On June 6th, 1944, allied troops stormed the beaches of Normandy, France, and soon secured a foothold on the European continent that would see them push back and, with support of the Soviets coming eastward, defeat Nazi Germany. The success of the landings was hardly certain, and knowing failure was a possibility, on the eve of the attack, the Supreme Commander of the allied forces, General Dwight Eisenhower, drafted a brief but profound letter. Per Business Insider, it read, in full:
“Our landings in the Cherbourg-Havre area have failed to gain a satisfactory foothold and I have withdrawn the troops. My decision to attack at this time and place was based upon the best information available. The troops, the air and the Navy did all that Bravery and devotion to duty could do. If any blame or fault attaches to the attempt it is mine alone.”
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In that pithy 65-word note, Eisenhower fully accepted the realities of the situation, made no excuses, and took the blame. Fortunately for him and for all of humanity, it was never needed and, for many years, was unknown. Earlier this week, Braden Wallake, the CEO of a business-to-business marketing agency called HyperSocial, made a different sort of letter very public indeed when he posted it to the work-centric social media platform LinkedIn. Also, unlike Gen. Eisenhower, Wallake also made public a picture of himself that would immediately have him dubbed the Crying CEO.
What Was the Crying CEO’s Letter About?
The emotional letter and accompanying image Wallake’s tear-streaked face were a result of several layoff’s the executive had been recently compelled to make.
Per The Independent, the letter read in part: “This will be the most vulnerable thing I’ll ever share. I’ve gone back and forth whether to post this or not. We just had to layoff [sic] a few of our employees. I’ve seen a lot of layoffs over the last few weeks on LinkedIn. Most of those are due to the economy, or whatever other reason. Ours? My fault.”
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So Wallake does take the blame, as per the vaunted WWII general, but right out of the gate he made the post about himself, not about the now jobless former workers. He then went on to semi-deflect some of the blame for the firings, writing: “I made a decision in February and stuck with that decision for far too long. Now, I know my team will say that ‘we made that decision together,’ but I lead us into it. And because of those failings, I had to do today, the toughest thing I’ve ever had to do.”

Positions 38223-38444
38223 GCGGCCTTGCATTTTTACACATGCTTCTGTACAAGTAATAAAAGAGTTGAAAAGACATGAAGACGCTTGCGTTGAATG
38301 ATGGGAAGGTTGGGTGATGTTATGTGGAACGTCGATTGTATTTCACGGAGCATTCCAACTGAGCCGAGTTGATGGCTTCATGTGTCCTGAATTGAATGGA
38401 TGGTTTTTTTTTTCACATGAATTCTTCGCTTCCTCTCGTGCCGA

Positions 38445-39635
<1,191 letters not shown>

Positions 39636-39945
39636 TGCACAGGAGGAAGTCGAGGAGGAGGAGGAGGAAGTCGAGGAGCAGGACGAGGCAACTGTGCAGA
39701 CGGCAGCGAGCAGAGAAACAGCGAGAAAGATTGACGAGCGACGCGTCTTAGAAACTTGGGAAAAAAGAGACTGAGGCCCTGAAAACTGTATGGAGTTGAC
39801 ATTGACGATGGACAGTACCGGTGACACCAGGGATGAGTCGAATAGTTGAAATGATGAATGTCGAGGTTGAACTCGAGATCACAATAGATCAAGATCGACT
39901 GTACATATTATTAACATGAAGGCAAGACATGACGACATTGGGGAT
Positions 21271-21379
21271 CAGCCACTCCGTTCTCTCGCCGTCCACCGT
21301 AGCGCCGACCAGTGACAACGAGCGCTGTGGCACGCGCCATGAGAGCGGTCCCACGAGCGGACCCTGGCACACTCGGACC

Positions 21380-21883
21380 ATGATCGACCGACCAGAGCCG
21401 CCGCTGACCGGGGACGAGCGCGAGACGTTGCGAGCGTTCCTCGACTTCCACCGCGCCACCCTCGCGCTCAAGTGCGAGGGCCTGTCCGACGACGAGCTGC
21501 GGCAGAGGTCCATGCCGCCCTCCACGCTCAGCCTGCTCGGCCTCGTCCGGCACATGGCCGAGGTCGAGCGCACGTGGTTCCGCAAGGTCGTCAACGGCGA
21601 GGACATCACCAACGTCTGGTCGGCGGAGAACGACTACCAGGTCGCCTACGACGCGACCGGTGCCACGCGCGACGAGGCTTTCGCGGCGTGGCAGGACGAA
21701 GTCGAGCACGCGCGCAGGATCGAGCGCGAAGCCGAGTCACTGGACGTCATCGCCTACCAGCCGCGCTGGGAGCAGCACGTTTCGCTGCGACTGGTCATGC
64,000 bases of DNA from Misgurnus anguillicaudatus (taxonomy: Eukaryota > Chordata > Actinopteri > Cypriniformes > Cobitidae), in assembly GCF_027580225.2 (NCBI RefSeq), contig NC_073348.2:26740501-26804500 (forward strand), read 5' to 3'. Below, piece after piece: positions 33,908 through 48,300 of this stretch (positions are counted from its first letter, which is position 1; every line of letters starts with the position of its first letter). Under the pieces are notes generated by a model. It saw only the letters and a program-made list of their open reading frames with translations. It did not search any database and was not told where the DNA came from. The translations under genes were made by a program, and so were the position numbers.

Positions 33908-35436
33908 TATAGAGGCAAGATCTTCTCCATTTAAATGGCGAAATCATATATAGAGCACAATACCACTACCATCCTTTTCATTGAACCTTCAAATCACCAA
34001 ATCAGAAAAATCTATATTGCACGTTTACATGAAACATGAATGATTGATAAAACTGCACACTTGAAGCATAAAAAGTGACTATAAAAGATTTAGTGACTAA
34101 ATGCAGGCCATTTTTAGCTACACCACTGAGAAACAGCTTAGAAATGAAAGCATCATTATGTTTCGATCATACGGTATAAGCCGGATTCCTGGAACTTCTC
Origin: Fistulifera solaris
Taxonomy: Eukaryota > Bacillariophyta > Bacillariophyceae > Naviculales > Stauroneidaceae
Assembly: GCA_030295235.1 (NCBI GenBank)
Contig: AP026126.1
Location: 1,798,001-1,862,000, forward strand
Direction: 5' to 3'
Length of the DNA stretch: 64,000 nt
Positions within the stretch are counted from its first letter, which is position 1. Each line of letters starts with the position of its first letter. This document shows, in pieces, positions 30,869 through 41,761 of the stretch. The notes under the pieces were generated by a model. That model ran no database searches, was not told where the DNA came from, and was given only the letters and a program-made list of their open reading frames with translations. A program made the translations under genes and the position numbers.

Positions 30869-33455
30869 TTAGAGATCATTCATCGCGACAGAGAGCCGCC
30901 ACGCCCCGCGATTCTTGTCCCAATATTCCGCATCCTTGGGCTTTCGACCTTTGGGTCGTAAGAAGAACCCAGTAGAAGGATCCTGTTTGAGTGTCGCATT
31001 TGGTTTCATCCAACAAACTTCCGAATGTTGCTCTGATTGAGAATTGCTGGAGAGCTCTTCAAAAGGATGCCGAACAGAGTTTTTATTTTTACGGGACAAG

The CEO goes on to, in as many words, declare that he has a good heart and does not care only about money and wished there were anything else he could have done, and in saying all these things and in sharing the emotional image, he sealed his fate as a lightning rod for mockery and ridicule.
Was Brandon Wallake Virtue Signaling?
Within hours, the Crying CEO post had gone viral and it has now received tens of thousands of comments. Some support the ostensibly shaken CEO, but most deride him, with posters saying he is being narcissistic, self-absorbed, tone deaf, and that he is virtue signalling, which is described by Oxford Languages as: “The action or practice of publicly expressing opinions or sentiments intended to demonstrate one’s good character or the moral correctness of one’s position on a particular issue.”
Here’s the thing: taken objectively, this man’s words seem genuine, and he has even received support and praise from one of the former HyperSocial employees so recently laid off. The issue is not how the CEO felt or how emotionally fraught the move was for him, how and where he chose to speak about it all.
Perhaps a better approach, assuming Mr. Wallake’s sentiments were entirely genuine – and we are taking him at his word – would have been to share them only with his employees, both those who were let go and those who remained. Had his picture and post still made it into the public eye, shared out by someone else instead of by Wallake himself, perhaps he would have been met with an outpouring of support instead of all the derision.
The very public nature of the Crying CEO post and its subsequent backlash can serve as a warning for others who are struggling to find a balance between authenticity and professionalism. The lesson here may well be to go ahead and express your true emotions – CEOs and other top-level executives are still human beings, after all – but to pick your forum carefully, and to try not to make the forum the latter-day equivalent of the public square.
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